In your view if I cannot show that the image was free when I used it, and it was only a slider on the website rather than a background/banner etc, how would you suggest I proceed ie just let it go to small claims court and see what they say, offer a small counter offer or just leave it and see what they do.
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Re: Image use on website

Post by AndyJ »

Hi Branscombe,

Yes, FelixCulpa (aka the Mercedes Chauffeur Services guy) did mention that he advised you to come to the forum. Let's hope we can help.

If you are unable to find supporting evidence for your assertion that the image was offered for free use on Wordpress, then the claim is more difficult to rebut. But that doesn't mean that you need to pay the fee of £503 being demanded by PicRights, if this is unreasonable in the circumstances. You only need to consider paying the market rate you would have paid had you obtained the image with a licnece via whatever agency is offering on behalf of the photographer. As you say the image was on your website for 'a few years' the total amount payable will need to reflect this, if the fee was an annual one. That is why I suggested trying to find the image on the internet as it should give you an idea of the current market rate for that particular image. However it is not unknown for an image to be released with a Creative Commons licence, which is then expropriated by someone else who passes it off as their own work and demands fees from those who are using it legitimately under the terms of the original licence. Therefore PicRights need to provide credible evidence that their client is the actual copyright owner.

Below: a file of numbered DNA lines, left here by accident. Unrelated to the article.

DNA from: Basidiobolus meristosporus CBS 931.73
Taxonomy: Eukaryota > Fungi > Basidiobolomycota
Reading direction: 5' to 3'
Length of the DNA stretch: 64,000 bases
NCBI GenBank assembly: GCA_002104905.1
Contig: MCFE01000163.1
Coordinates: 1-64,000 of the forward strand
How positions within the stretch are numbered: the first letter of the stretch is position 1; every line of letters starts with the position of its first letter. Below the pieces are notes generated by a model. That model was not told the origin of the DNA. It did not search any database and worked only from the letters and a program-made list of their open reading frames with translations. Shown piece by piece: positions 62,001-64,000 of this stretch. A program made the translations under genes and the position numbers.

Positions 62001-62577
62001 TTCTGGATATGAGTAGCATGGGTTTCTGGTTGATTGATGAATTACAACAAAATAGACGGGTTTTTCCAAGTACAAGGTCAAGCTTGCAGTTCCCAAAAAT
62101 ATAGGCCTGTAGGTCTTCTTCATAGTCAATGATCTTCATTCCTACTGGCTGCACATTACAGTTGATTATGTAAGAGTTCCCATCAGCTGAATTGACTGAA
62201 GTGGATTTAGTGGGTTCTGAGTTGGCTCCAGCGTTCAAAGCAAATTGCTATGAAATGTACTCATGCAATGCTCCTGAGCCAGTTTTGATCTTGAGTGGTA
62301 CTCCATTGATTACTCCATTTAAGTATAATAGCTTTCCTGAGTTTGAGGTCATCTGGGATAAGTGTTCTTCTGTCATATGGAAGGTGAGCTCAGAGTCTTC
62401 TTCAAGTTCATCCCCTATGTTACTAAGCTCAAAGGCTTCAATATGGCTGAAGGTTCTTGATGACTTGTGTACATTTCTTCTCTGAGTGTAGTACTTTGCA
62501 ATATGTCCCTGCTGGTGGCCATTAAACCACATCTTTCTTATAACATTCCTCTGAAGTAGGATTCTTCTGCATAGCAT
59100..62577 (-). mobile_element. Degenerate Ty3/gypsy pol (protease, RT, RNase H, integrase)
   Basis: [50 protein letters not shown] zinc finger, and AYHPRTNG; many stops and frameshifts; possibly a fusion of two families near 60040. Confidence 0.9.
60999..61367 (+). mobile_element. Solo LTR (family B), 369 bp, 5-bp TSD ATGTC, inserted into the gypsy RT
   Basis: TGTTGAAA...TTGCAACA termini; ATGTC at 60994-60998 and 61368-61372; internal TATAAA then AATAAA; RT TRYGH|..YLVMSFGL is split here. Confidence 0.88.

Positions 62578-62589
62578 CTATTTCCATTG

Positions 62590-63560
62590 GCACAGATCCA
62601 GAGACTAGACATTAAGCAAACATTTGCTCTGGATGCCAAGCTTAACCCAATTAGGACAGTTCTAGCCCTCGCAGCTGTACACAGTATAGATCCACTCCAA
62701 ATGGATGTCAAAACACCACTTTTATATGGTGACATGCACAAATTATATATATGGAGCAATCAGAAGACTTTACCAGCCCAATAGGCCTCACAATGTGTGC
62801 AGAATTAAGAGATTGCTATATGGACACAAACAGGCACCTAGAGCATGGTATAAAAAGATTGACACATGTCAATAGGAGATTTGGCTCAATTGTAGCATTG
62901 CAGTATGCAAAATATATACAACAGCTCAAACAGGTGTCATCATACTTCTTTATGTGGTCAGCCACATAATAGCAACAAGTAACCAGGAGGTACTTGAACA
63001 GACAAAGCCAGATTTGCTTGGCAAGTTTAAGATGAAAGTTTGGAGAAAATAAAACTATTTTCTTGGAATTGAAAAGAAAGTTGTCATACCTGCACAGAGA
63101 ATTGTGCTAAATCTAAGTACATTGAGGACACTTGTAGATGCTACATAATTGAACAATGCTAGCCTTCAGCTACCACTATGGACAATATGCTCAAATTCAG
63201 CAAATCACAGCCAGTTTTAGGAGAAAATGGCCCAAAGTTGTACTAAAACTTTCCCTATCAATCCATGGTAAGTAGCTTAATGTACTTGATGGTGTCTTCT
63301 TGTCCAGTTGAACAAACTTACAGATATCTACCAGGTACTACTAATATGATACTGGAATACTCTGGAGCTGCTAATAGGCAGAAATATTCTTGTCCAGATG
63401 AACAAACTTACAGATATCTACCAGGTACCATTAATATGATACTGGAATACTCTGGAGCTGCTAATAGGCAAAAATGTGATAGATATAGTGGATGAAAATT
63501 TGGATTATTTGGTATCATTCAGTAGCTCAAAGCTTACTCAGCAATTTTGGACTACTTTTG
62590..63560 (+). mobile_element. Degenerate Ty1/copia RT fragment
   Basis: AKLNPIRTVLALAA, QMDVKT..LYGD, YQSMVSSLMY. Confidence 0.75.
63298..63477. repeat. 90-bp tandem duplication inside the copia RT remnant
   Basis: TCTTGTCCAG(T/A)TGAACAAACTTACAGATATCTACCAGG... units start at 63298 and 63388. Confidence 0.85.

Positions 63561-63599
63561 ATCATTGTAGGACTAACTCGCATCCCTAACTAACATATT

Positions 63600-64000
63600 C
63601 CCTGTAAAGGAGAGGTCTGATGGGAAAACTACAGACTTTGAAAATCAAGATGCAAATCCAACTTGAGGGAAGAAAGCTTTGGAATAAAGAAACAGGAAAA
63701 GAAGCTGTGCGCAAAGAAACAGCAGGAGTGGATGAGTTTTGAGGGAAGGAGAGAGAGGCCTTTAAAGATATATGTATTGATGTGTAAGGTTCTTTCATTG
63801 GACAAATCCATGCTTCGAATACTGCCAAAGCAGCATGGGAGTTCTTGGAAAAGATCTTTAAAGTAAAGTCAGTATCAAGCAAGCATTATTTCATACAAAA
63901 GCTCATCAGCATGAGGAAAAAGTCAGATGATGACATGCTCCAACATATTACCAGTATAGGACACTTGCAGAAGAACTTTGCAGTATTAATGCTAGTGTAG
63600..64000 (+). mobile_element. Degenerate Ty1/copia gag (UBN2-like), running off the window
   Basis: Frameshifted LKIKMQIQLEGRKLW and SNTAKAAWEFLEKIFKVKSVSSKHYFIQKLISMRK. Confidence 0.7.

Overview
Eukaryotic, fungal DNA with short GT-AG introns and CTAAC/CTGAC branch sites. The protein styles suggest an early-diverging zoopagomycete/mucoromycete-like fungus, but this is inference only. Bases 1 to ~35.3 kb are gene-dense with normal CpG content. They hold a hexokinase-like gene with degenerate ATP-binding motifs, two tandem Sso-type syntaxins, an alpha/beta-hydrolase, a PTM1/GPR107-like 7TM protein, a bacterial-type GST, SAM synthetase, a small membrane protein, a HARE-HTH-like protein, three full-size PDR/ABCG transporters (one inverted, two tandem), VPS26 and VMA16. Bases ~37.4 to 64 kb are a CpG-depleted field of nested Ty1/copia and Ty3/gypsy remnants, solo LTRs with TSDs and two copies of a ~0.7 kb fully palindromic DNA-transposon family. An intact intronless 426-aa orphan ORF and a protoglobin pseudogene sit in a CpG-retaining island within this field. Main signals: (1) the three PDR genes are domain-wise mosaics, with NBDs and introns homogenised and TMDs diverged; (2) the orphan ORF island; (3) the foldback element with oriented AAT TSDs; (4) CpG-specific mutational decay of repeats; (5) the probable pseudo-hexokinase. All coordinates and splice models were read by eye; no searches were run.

The small claims track for copyright (and some other intellectual property) cases is a specialist court which forms part of the High Court. It can deal with claims up to £10,000 in value, and so if it was to go to court (which I doubt) that is the most likely forum for deciding this case. However I would suggest that opting to go to court at this stage would be far more costly in terms of time, money and stress, than settling the matter by negotiation.